What if we treated it like we couldn’t live without it?
What if we turned back to go get it if we forgot it?
What if we flipped through it several times a day?
What if we used it to receive messages from the text?
What if we gave it to our kids as a gift?
What if we used it as we traveled?
What if we used it in case of an emergency?
This is something to make you stop and think: Where are my priorities?
And then . . . hmm . . . where is my Bible?
Oh, and one more thing. Unlike our cell phone, we don’t ever have to worry about our Bible being disconnected because Jesus already paid the bill.
And no dropped calls.
Edna Pearl Spencer
Letter to Editor;
Thank You. Thank you all who help and gave the endless hours of planning, setting up, carrying the load of a program and bringing it to a successful completion. For your energy and time given to the caring for our young people, Thank You.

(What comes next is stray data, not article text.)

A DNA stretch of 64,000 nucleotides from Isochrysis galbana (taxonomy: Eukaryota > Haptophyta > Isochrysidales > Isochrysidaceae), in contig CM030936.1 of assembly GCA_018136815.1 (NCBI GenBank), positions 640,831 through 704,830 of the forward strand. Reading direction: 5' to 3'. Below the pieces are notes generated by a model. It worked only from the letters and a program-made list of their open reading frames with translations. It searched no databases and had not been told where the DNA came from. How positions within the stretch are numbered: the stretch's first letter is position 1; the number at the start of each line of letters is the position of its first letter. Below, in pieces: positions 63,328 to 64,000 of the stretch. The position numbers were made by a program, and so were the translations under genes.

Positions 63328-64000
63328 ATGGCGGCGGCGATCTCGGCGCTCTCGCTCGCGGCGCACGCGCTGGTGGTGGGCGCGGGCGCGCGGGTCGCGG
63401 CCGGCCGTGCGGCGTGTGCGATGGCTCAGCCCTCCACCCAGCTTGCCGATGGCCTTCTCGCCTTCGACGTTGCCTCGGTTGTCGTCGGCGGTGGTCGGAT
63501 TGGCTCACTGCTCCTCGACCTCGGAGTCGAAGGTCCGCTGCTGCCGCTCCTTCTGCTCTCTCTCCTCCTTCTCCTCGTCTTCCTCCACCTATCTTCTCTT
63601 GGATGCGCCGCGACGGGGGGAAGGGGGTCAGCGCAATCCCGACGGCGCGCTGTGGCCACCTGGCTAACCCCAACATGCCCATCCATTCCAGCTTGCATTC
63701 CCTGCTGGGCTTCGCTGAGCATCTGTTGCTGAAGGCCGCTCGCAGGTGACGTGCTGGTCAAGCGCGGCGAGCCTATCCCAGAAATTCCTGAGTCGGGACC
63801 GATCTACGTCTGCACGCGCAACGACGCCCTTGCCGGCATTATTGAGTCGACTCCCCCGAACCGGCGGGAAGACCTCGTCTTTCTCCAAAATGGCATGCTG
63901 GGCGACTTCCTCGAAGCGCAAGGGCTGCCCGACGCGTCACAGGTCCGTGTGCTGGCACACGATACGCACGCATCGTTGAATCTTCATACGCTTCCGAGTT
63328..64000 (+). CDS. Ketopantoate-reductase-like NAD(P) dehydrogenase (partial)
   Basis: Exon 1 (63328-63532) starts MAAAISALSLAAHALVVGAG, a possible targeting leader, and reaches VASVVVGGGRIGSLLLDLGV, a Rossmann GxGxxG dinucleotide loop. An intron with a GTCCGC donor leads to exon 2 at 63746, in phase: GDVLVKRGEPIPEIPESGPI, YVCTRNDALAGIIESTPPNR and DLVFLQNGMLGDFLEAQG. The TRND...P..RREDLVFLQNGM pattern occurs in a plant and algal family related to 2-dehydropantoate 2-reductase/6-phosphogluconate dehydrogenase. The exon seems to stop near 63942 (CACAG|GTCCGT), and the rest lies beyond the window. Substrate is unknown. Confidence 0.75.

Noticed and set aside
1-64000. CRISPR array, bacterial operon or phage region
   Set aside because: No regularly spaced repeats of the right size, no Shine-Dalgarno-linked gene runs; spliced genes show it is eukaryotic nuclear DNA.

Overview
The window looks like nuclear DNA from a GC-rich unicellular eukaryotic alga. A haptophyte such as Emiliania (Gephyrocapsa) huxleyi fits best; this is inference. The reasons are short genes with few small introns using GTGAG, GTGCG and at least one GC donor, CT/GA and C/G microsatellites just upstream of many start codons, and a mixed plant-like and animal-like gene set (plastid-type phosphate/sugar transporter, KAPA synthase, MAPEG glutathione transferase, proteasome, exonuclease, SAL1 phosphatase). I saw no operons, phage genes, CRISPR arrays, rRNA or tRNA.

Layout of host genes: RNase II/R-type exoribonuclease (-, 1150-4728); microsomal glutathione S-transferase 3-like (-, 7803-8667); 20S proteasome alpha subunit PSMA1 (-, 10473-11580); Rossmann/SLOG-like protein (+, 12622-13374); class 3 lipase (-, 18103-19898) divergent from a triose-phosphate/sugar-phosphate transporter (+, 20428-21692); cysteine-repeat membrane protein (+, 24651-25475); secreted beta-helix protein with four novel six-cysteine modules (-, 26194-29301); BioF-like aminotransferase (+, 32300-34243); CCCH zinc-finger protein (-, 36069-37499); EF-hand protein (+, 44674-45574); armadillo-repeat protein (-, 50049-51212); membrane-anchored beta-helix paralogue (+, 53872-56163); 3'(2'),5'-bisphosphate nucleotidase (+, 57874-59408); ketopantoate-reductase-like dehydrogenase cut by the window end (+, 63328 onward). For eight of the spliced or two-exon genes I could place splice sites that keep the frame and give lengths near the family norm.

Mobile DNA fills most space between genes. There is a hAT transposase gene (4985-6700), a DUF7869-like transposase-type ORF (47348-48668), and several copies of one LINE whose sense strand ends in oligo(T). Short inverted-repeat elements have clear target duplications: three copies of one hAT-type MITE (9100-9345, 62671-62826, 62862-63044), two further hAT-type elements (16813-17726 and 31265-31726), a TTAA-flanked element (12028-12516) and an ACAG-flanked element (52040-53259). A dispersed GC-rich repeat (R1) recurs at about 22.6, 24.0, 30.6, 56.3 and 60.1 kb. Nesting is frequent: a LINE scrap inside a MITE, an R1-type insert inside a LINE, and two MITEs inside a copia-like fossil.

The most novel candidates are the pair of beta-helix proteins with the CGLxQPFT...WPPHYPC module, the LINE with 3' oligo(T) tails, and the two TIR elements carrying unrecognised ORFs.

It was a hot, at times long week. After a few days of rest it is time for reflection. To see what is right and what needs to be improved after all our motto is: To Make the Best Better.
Without exception the judges complimented our youth on the quality of the projects, more importantly their good behavior, attitude and manners while waiting to be judged, and in talking with the judges. Several judges commented about the observed willingness to help other 4-H members enter projects, trim rabbit’s toenails, helped others clean stalls, etc. We have a great group of youth.
We had many new volunteers on sign-in day that truly enjoyed the day and “learned a lot.” They have expressed desire to come back. We had several volunteers throughout the week that pitched-in when needed. Like most of us – if we understand expectations and have a time frame for accomplishment, we enjoy being an informed volunteer. We do live in a community that cares and wants to be asked.